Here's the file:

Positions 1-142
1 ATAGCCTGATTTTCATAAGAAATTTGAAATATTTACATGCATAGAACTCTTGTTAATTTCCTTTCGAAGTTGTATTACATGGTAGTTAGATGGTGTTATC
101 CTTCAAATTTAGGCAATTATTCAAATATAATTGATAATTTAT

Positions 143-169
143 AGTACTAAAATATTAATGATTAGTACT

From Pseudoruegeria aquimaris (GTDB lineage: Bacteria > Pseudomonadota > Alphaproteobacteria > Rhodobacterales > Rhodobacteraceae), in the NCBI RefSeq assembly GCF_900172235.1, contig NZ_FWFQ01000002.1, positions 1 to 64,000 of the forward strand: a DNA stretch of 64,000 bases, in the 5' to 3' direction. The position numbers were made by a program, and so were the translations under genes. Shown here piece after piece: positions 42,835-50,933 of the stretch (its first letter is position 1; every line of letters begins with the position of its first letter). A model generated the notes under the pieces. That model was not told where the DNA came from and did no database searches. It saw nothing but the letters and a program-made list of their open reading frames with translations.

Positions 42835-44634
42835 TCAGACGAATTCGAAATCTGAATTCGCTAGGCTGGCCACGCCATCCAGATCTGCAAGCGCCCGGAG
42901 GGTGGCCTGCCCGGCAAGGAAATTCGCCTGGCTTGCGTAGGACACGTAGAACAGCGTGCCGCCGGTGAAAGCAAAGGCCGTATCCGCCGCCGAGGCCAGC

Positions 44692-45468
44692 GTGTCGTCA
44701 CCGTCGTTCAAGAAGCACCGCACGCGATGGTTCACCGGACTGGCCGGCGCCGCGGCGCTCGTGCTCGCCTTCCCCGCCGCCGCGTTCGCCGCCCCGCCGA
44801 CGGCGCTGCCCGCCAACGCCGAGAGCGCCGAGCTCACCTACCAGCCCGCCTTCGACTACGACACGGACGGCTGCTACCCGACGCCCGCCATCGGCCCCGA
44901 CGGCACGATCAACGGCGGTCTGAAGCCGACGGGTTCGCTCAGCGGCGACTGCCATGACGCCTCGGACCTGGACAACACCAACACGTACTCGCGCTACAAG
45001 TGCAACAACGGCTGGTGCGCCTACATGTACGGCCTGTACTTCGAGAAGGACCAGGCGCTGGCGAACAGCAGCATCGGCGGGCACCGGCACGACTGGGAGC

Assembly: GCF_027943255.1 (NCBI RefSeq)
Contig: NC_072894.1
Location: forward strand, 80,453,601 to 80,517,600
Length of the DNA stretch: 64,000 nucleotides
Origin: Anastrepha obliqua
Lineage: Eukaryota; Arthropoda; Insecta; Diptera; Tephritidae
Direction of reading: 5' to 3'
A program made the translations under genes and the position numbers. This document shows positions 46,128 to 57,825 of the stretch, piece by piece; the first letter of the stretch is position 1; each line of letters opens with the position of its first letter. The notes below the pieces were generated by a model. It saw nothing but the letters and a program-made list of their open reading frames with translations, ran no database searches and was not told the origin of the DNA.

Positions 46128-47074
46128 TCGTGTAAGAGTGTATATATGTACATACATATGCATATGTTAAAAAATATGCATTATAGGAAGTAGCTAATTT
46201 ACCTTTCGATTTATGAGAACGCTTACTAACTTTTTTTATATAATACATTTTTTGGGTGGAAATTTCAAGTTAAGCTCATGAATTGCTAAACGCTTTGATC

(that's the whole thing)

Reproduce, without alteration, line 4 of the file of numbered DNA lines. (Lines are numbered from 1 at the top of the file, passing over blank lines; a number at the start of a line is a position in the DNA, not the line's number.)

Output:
Positions 143-169